Everyone’s buzzing about romaine—and with good reason. For a few weeks now, the CDC has been warning of an E. coli outbreak associated with the green. Since there’s been some confusion as to the source of the problem and whether or not it persists, we talked to Brittany Behm, a CDC representative, to clear things up. Here’s what she had to say about the recall and how you can keep yourself safe.
Valerio Farris: What’s going on with romaine?
Brittany Behm: The CDC, FDA, and several states continue to investigate this multi-state outbreak of an E. coli infection linked to romaine lettuce. We’re up to 149 people sick from 29 states; about half of those people are hospitalized, and there’s been one death from California. So it’s a very serious outbreak. Evidence has suggested that the contamination is likely linked to romaine lettuce from the Yuma growing region, which is in Arizona and southeast California. The investigation is ongoing to find out exactly what happened.
We’re concerned that there might still be contaminated lettuce in peoples’ fridges, and stores at restaurants that could make people sick. So our advice right now is to avoid any type of romaine lettuce, whether it’s a whole head, chopped romaine, or romaine in a salad bag mixed with other types of lettuce—unless you know for sure that it's not from the Yuma growing region. That said, it can be very, very difficult to know where your lettuce was grown, what farm, what area of the country. If in doubt, especially while this outbreak is going on, we recommend people just throw away their lettuce and not eat it.
From what we understand from the FDA and the industry, the romaine growing, harvesting, and production has moved from Yuma up to Salinas Valley, California as of mid-April or so. There’s no longer any romaine coming out of Yuma; however, lettuce can last for a few weeks on the shelf, three weeks or so. We’re within that window of time; the contaminated lettuce could still be out there. Because this is a really serious illness, we want to get the message out that people should not take this lightly and should not eat romaine lettuce right now unless they're sure it’s not from the Yuma area.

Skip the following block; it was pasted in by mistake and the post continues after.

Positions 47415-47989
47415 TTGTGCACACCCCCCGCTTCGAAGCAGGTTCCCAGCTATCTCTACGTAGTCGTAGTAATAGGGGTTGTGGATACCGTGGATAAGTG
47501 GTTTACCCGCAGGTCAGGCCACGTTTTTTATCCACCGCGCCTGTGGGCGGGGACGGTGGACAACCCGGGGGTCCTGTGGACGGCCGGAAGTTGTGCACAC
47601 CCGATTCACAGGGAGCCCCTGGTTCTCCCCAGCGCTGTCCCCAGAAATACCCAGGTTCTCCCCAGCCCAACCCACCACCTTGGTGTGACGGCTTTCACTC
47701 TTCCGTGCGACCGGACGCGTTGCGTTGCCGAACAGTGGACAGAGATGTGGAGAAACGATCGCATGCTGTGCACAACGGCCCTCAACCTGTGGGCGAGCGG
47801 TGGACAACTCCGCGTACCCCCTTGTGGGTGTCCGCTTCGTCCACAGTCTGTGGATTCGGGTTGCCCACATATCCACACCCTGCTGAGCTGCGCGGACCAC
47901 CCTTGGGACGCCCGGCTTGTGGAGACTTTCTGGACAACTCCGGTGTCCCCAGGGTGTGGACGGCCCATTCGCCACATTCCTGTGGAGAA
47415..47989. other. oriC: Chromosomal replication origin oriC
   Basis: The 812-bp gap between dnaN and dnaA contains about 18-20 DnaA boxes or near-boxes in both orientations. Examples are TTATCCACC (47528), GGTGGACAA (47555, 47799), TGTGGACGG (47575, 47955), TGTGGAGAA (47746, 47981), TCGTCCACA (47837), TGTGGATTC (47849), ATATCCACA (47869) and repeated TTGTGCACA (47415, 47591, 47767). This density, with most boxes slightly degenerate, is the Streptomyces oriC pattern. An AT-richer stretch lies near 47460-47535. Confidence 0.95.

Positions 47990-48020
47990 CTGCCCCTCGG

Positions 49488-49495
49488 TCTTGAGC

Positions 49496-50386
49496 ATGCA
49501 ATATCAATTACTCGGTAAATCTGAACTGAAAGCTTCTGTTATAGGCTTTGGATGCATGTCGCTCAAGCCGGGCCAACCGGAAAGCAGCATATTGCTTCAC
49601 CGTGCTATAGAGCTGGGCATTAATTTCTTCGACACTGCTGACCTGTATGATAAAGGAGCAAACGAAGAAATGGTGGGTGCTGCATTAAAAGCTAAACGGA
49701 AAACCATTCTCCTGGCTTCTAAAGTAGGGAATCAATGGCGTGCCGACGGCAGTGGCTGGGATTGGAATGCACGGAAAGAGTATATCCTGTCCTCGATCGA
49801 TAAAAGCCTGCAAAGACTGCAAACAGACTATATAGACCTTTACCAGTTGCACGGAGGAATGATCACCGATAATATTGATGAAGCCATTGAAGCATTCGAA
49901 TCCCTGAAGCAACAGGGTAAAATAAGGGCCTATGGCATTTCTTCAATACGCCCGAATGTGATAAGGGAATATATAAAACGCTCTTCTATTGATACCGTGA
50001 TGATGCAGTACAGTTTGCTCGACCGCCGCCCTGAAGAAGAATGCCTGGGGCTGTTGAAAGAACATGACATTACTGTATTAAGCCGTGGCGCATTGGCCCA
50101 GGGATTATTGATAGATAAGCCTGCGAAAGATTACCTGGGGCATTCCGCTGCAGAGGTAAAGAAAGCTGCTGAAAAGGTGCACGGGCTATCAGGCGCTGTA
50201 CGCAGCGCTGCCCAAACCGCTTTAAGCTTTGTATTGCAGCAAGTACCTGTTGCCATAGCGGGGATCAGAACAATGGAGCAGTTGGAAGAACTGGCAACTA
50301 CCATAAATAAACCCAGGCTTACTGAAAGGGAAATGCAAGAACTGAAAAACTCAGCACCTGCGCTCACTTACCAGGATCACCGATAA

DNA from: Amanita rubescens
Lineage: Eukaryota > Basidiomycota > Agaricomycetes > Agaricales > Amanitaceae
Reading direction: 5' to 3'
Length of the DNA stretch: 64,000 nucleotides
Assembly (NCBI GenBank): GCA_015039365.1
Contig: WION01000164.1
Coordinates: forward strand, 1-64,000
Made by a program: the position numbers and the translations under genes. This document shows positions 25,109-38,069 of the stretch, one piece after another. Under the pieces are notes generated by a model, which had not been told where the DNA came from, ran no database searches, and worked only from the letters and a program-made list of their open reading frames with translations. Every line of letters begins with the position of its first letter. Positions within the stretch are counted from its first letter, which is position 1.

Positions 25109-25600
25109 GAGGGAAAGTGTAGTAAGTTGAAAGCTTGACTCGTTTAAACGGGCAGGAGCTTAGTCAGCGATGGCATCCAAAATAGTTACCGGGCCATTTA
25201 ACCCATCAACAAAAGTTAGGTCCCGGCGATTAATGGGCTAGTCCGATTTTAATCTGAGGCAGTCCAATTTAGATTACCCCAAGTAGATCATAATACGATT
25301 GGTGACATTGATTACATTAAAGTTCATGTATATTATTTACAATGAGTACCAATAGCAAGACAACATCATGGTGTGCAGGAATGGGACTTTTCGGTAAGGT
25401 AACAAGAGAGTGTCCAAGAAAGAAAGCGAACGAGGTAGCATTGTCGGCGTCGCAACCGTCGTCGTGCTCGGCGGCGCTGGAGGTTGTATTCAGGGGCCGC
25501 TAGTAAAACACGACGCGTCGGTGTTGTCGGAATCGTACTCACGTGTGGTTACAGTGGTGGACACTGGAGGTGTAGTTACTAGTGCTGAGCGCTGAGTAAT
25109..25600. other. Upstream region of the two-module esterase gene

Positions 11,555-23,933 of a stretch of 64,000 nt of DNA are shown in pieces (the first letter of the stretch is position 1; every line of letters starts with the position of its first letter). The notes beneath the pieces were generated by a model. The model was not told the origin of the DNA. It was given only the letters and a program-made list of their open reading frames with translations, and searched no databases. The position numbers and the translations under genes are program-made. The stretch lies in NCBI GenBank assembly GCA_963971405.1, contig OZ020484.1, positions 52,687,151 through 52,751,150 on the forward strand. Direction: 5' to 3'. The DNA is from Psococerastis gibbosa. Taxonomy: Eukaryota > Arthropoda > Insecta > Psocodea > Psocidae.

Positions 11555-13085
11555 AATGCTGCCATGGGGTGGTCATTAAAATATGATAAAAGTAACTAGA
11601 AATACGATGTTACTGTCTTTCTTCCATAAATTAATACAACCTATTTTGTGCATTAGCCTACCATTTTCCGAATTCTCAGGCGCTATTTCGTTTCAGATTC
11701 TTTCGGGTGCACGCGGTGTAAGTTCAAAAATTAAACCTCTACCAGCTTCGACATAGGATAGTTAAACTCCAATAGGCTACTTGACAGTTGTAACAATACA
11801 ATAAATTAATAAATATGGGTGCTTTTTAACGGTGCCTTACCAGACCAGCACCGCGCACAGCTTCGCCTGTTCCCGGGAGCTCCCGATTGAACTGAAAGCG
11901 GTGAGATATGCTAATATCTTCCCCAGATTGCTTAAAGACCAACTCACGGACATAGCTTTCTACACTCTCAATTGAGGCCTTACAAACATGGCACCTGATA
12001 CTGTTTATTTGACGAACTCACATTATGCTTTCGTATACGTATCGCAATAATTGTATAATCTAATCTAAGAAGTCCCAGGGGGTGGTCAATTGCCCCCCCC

VF: How can someone be sure it’s not from that area?
BB: It’s very difficult to tell. You can check with the company you’re buying from. I know there are some restaurant chains out there who have sent out communication to their patrons that they have checked, and their lettuce is being sourced from Salinas Valley, so their lettuce is good to go and that’s fine. You can check with the restaurant that you’re eating at, you can check with the company that you’re buying the lettuce from, and if they're confident, then that’s a good thing. But if you’re not confident and you don’t know, then we would avoid it.
VF: What are some of the symptoms?
BB: E. coli generally causes stomach cramps and diarrhea about three to four days after eating something that’s contaminated. A lot of people recover within a week or so on their own, but for other people, it can be really serious and lead to hospitalization and kidney failure. The people that we’re most concerned about that tend to get more sick, or are more likely to get sick, are those elderly people over 65, younger children under 5, people with weakened immune systems. Those people especially need to take precautions to avoid this lettuce.
VF: Is there any kind of projected window for how long this will last? Is there an end in sight?
BB: Because we are being told that romaine is not coming out of the Yuma growing region at this time and that it stopped somewhere in mid-April, we anticipate that the outbreak will slow down and people will stop getting sick in the coming weeks. But there is this concern that even as romaine is not coming out anymore, it could still be in people’s fridges and could still be on store shelves, so we want people to be really vigilant, to be thinking about romaine and perhaps choose another lettuce if you don’t know where it's from.
VF: What's a good way for people to stay updated?
BB: The CDC is posting weekly updates on the outbreak at cdc.gov/ecoli. There are also great food safety tips at foodsafety.gov or on CDC’s webpage to learn more about how to protect yourself in general from foodborne illness.